Washington, D.C.: Where to Eat
After being displaced by a fire last April, Market Lunch (307 Seventh St. SE; 202/547-8444; breakfast for two $15) moved to this temporary location—and hungry regulars followed. Join the queue for blueberry-buckwheat pancakes and egg sandwiches studded with bacon.
The Powerbrokers’ Lair
Capitol Hill’s lunch spot of the moment is banquette-lined Charlie Palmer Steak (101 Constitution Ave. NW; 202/547-8100; lunch for two $80); politicos dig into chilled oysters, aged rib eyes, and a list of wines from every state.
The winner in a competitive D.C. field, tiny Etete (1942 Ninth St. NW; 202/232-7600; dinner for two $35) is a family affair: Mom cooks spongy injera and rich vegetable stews, which her sons serve in the apricot-hued room.
A Taste of Spain
One of the first restaurants to open in the reemergent Penn Quarter, chef José Andrés’s brightly colored Jaleo (480 Seventh St. NW; 202/628-7949; dinner for two $60) has an all-Spanish wine list and dozens of tantalizing, authentically executed tapas.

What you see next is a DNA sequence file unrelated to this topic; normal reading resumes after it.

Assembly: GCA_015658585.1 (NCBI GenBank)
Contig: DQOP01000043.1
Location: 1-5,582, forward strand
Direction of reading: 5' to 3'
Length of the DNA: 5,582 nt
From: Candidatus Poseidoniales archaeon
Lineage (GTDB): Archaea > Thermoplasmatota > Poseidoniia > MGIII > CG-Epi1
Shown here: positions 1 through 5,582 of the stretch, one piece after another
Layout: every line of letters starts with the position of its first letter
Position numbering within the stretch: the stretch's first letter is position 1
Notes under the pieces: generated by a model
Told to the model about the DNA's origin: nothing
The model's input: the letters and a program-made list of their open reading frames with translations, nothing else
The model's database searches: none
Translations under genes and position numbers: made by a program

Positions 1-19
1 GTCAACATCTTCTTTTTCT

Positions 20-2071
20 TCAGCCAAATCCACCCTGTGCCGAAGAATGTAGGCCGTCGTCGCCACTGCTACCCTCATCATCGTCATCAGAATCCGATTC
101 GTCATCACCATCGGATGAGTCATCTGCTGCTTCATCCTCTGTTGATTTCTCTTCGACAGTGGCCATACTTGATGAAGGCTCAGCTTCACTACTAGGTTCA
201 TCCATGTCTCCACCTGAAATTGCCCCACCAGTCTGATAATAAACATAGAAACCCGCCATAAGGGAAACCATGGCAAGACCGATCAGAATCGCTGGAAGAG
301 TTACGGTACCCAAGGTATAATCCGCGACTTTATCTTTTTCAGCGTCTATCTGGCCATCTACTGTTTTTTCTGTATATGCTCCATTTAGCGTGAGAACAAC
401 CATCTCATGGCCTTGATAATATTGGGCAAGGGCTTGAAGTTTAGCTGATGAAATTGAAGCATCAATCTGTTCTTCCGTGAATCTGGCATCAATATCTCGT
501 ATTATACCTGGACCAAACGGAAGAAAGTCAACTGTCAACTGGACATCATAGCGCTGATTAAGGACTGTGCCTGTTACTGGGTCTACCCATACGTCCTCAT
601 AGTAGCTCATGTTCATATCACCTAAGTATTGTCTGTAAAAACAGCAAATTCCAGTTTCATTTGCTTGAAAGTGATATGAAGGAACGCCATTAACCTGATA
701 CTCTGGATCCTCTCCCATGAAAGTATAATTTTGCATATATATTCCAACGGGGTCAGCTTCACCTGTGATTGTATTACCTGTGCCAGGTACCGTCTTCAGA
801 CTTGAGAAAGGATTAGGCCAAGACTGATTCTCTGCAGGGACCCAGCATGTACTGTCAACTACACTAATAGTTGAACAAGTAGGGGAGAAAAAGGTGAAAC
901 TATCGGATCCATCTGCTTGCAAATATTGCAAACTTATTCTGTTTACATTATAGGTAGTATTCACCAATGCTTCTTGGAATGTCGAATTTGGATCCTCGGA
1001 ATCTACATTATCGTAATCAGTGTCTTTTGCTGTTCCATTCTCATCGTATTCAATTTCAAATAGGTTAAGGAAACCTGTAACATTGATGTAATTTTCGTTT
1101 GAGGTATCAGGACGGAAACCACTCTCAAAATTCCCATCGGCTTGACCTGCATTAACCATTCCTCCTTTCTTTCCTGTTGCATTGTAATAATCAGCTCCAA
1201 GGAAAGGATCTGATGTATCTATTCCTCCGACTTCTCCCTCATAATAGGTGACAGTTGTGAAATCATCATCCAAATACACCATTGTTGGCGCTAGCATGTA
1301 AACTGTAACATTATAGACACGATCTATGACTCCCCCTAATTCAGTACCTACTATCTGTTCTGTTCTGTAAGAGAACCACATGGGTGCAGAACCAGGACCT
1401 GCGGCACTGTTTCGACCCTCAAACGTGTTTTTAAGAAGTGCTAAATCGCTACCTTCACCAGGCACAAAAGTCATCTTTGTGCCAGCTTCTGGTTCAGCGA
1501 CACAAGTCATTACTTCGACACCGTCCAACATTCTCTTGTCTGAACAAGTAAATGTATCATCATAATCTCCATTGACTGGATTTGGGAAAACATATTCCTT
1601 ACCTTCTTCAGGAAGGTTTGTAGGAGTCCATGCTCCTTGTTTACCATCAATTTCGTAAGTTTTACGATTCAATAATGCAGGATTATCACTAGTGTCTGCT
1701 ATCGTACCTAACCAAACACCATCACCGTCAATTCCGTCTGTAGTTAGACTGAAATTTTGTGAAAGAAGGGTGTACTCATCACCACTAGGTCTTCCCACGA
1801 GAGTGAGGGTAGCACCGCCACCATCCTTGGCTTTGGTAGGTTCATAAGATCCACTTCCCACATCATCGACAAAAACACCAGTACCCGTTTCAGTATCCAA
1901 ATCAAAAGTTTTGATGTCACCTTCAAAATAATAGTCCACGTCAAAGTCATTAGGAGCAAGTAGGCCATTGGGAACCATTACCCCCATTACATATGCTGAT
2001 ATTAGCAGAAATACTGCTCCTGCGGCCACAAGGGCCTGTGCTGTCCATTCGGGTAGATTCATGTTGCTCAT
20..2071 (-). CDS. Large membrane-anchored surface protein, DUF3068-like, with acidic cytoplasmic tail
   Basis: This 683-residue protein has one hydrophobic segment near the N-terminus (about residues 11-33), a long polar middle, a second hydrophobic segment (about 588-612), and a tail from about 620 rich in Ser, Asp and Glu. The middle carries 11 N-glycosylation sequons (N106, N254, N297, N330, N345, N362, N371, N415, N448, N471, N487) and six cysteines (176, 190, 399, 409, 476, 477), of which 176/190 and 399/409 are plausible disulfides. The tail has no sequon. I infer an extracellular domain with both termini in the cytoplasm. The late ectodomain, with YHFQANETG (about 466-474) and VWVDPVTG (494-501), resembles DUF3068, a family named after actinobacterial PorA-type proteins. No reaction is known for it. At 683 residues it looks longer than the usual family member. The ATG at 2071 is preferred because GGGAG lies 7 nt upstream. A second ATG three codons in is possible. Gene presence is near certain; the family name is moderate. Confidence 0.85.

Since 1958, no-frills Ben’s Chili Bowl (1213 U St. NW; 202/667-0909; lunch for two $17) has satisfied the faithful with cheese fries and chili “half-smoke” sausages (Bill Cosby’s favorite).
The Big Ticket
Even after a decade, James Beard Award–winning chef Michel Richard at Citronelle (3000 M St. NW; 202/625-2150; dinner for two $170) still wows the city’s cognoscenti with haute French cooking that’s at once witty and precise (like a vichyssoise made with potato flakes and leek-infused milk).